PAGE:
Big Ten

Chip on Cook, Michigan State's shoulder never going away


Chip on Cook, Michigan State's shoulder never going away

Shilique Calhoun knew the question before a reporter could even get it out of his mouth.

"I know your question, I know your question," Calhoun started. "'Since you guys are highly ranked this year and you guys have been doing well, do you still think you're an underdog?'


Disrespect isn't a new taste at Michigan State. It's a permanent one that the team brings with them to practice and games every day and it's still been lingering even after a Rose Bowl win over Stanford in 2013. 

"We feel like we are overlooked a little bit but honestly it’s nothing different ever since I’ve been at Michigan State," senior quarterback Connor Cook said. "Even after we won the Rose Bowl, won the Big Ten, we didn’t really get the respect we deserve. People still kind of overlook us. Other teams that we finished in front of that year were ranked ahead of us in preseason polls. Nothing’s really changed. We’re going to have a chip on our shoulder no matter what the circumstances are." 

[MORE B1G: Spartans' Calhoun says he is Big Ten's best DL over Buckeyes' Bosa]

Hours before the Michigan State Spartans hopped in front of microphones at Big Ten Media Day, the Amway Coaches Poll was released, listing the Spartans at No. 6 behind Ohio State and Baylor, the team Michigan State beat in the Cotton Bowl last year. 

The high ranking is certainly well-deserved after the way 2014 finished in East Lansing and the return of Cook and Calhoun for their senior years. 

"He (Calhoun) and Connor were probably two of the biggest things that happened to Michigan State in the offseason," coach Mark Dantonio said.

[MORE B1G: Badgers RB Corey Clement tired of Gordon comparisons, wants to pave own path]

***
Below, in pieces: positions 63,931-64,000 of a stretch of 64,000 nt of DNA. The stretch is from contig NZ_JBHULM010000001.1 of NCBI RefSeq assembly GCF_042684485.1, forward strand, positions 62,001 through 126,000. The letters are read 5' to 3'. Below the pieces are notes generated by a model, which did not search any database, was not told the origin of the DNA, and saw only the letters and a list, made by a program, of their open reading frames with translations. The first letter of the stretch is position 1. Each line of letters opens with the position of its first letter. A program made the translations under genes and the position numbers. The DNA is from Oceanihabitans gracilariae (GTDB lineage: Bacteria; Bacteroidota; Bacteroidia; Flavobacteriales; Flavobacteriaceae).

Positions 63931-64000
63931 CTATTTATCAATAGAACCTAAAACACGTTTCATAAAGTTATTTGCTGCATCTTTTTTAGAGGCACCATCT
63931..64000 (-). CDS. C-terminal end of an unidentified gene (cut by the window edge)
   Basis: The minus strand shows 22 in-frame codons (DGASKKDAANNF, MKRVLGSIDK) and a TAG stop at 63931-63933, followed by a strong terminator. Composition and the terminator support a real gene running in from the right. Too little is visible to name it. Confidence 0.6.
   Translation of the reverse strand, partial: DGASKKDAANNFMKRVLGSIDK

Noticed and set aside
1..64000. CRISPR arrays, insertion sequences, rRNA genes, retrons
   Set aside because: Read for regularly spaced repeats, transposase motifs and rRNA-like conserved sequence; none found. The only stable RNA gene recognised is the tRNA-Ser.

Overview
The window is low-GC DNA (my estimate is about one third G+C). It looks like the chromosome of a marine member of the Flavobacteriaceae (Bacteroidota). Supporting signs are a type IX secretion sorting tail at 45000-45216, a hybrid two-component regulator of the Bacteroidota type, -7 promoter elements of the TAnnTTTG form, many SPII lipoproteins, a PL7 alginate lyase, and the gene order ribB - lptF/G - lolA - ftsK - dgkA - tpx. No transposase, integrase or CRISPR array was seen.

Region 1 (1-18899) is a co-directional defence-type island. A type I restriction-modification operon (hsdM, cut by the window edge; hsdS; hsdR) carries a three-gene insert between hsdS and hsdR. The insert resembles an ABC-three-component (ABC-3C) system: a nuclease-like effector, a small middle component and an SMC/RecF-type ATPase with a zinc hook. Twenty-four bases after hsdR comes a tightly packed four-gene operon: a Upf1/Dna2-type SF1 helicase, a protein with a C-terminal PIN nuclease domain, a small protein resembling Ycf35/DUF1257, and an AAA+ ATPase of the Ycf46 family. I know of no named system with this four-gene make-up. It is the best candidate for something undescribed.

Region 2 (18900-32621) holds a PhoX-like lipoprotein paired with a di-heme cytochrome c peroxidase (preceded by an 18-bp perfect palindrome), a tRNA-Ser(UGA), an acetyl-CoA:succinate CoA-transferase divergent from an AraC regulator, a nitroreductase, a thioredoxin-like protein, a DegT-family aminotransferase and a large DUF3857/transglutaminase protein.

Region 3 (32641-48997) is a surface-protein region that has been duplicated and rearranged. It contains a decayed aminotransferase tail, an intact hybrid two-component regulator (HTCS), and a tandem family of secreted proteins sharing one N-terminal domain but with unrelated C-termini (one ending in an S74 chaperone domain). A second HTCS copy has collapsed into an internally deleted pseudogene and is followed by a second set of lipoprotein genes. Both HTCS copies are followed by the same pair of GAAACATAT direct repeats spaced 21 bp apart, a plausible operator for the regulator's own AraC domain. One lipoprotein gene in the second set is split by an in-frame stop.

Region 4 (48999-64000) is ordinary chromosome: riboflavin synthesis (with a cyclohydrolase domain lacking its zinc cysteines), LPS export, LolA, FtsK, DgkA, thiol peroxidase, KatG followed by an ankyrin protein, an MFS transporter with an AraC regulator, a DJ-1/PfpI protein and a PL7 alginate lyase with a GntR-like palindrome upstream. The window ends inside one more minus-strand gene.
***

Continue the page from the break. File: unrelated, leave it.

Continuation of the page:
While Calhoun will be leading the madness on defense, Cook will look to take that next step as a quarterback in his final year. Luckily for him, he's protected by an offensive line group led by center Jack Allen and tackle Jack Conklin (both of whom Cook believes are the best at their positions in the entire country) that is loaded with experience and chemistry, the ideal combination for success in the trenches. 

"Chemistry wise, playing next to each other, Coach D does a good job of mixing it up and guys get comfortable playing multiple positions next to multiple people so you don’t have a guy that just plays right guard or just plays center or just plays left guard," Allen said. "There’s guys who can play a bunch of positions and they’re comfortable at all of them."

With the departure of Tony Lippett, Keith Mumphrey and Jeremy Langford, Cook will be surrounded by new skill players on offense. The offensive line knows it has the ability to open up holes for anyone in the backfield but the Spartans' senior signal caller is putting the pressure on himself to take his team to the next level.

"Connor Cook's got to finish," Cook said.

[MORE B1G: Tim Beckman dodges while players support embattled Illinois coach]

Whispers of a Heisman trophy for Cook are running through the streets of East Lansing. Dantonio is confident that his quarterback won't let the noise get to him heading into the season but knows that he's got something to prove in his final games as a Spartan.

"I think he's come back with the idea that there are things left to prove," Dantonio said. "And he's going to continue to take his game to a higher level. And that's exciting because I think that the makeup of our football team, I think, in general is, you know, keep trying to strive forward, keep trying to move the process forward, and be as good as you can possibly be."